Juice You can use any juice. Personally I'm not big on store-bought juices and only buy them to make these overnight oats .. I guess I look at them as a sweetener rather than a drink. When I do buy juice I try to buy farm-pressed apple juice from local, small scale growers. Juice from concentrate is a definite no-no for me simply because its large number of processing steps which takes the juice too far away from its natural state .. and its nutrient levels are of course also dropping with every processing step.
But I appreciate not everyone can, or want to, buy farm-pressed juices! And me too, it's not something I'll drag back home from the shops every week .. If i don’t have apple juice I squeeze juice from 1-2 oranges (in winter) and add water to top up. Or, however plain it may sound, just water and a little bit of natural sweetener like honey or maple syrup and a squeeze of lemon will also do the trick.
Recipe: Essential Overnight Fruit Chia Oats
Fresh and/or frozen fruit
Up to 1 tablespoon chia seeds per person
Measurements I leave up to you – use as much oats and fruit as you know you, and the people you are making the oats for, will be happy to eat.
HOW TO MAKE:
Big glasses or jars work well to make your overnight oats in – you want the oats to stay as 'close together' as possible during the night to do their magic. You also need a knife, cutting board and a spoon and that's it!
Start by putting a layer of oats in each container.
Cut up your fruit and put them on top of your oats.
Next put about a tablespoon of chia seeds per container, then more oats.
You can make as many layers of oats/fruit as you like but simply oats-fruit-chia-oats will work perfectly.
Cover with apple juice.
Finally give everything a gentle stir with a spoon – the more the oats and chia seeds are in contact with the fruit the better they'll taste as they soak up their juices during the night.
Cover your containers and leave at room temperature overnight. Or if you prefer, in the fridge. I don't chill mine – living in cool UK means I don’t enjoy eating cold food in the morning, I feel it slows my body down. From a food hygiene perspective I think it’s unlikely some monster will start growing in my oats in a few hours it's in room temperature! However, if you live in a hot climate, it may be worth putting your oats in the fridge.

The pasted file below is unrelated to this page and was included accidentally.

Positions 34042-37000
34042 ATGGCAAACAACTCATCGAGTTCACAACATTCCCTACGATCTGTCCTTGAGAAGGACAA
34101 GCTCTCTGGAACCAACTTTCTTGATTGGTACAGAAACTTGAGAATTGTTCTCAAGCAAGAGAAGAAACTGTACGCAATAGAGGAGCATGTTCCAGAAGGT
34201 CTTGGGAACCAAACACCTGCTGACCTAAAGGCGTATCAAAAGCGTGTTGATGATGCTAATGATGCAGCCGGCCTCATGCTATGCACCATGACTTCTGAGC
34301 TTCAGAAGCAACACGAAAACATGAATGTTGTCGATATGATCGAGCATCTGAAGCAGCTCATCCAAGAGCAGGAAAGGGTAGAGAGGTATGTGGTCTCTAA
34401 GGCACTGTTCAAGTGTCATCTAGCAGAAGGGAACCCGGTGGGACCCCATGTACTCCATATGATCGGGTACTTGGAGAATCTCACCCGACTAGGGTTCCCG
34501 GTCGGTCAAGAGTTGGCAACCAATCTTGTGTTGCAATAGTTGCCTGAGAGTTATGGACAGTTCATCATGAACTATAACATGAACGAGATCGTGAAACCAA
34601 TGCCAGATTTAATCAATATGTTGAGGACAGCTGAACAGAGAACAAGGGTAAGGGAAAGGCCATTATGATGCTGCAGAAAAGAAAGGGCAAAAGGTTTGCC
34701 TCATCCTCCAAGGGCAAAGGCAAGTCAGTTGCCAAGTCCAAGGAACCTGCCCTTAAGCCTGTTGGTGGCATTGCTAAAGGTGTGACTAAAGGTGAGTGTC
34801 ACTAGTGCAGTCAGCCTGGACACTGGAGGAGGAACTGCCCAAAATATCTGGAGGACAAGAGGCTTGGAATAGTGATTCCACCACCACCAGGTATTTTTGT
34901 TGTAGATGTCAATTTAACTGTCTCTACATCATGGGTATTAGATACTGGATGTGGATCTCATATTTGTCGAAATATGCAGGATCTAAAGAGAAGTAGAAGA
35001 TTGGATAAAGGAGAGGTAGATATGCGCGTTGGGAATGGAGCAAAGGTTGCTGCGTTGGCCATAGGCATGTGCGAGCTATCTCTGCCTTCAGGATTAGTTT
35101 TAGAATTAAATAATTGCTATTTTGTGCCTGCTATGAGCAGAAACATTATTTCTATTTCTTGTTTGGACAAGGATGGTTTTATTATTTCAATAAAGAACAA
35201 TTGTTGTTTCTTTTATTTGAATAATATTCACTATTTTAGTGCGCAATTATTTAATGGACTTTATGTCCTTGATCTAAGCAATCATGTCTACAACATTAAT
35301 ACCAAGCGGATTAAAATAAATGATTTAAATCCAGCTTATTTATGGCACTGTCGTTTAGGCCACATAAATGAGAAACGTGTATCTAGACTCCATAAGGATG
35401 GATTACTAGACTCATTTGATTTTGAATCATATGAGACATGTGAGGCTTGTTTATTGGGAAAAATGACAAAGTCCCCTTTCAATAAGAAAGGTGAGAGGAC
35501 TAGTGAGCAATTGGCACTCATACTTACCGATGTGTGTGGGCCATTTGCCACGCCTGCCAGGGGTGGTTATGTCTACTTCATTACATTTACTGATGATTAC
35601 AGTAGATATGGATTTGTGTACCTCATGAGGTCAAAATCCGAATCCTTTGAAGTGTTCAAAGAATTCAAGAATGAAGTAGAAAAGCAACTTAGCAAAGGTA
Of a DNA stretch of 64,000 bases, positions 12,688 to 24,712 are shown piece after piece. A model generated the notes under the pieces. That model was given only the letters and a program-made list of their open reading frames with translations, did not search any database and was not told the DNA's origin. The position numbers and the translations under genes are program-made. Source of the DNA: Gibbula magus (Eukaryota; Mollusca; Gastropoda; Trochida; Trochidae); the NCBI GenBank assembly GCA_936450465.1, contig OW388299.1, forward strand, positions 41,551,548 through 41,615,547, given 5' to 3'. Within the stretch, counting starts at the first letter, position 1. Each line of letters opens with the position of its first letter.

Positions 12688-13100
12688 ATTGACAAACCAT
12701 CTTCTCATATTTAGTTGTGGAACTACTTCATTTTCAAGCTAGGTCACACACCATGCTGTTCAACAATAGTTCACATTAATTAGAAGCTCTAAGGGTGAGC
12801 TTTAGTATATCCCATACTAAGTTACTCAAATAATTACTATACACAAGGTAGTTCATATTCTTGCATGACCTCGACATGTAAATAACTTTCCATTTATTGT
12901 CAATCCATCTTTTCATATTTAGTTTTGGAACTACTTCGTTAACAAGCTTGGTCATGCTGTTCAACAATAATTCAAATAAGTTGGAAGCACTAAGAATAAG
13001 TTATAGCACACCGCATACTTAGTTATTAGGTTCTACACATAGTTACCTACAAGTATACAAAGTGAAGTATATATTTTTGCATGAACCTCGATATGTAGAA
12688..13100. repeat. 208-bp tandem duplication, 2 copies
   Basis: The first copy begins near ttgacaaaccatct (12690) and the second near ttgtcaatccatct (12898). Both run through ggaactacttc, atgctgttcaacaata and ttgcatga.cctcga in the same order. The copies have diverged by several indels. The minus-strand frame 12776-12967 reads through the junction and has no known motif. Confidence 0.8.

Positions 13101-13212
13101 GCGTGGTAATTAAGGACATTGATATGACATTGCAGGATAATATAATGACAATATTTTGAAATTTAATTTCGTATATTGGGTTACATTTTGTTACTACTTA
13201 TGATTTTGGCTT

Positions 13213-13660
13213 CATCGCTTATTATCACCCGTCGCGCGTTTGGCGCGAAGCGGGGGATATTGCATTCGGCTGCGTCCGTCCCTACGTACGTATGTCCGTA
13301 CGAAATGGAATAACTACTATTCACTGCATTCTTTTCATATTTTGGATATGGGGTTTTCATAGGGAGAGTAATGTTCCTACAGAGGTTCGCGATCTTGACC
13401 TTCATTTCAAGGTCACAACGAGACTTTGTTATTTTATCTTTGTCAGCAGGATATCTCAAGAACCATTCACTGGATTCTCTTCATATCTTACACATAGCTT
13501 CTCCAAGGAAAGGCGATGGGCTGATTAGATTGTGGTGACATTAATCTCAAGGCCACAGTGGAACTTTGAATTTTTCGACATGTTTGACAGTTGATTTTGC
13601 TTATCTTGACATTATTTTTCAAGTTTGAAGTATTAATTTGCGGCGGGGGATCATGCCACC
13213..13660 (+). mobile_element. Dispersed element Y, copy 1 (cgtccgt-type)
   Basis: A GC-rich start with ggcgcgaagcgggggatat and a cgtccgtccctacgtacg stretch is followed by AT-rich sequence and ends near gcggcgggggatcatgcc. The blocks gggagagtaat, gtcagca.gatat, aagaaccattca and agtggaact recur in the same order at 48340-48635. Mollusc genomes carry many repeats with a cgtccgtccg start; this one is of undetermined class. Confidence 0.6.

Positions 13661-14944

I normally just dig into my bowl in the morning but you can of course top it with whatever you like; more fruit or berries, granola, cashew cream or yoghurts, or stir in some natural sweetener if you like it sweet.
Some suggestions for things to soak with your oats:
Seeds: Linseeds, sunflower seeds.
Dried fruit: Raisins, goji berries, mulberries, chopped up dates. I like giving my dry fruit a quick wash in lukewarm water before soaking them overnight – I don't know where those fruits have been on their long journey to my kitchen! By washing them it feels like I'm minimising 'something bad' having a party in my oats at night ..
Spices: Cinnamon, vanilla, grated lemon, orange or lime peel (use organic), cardamon, saffron, turmeric.
Super powders: Raw cacao powder (or normal cocoa), matcha, plant-based protein powders, lucuma fruit powder, dehydrated berry powders, wheat grass or barley grass powder – any powder you like really!
Scottish style: Add a tiny pinch of quality salt
Creamy: If you feel like creamier oats you can put a small spoon of tahini or nut butter in the bottom of your jar, add a small amount of water or juice and stir vigorously until you have a runny, creamy 'sauce'. Dilute this with a little more liquid and you have made your own nut milk for your oats. Now THIS is the type of nut milk I prefer – 'instant', and using the whole nut/seed.
If you try this method, I hope you will enjoy these overnight oats as much as me and A!
Thank you for reading and much love, Sara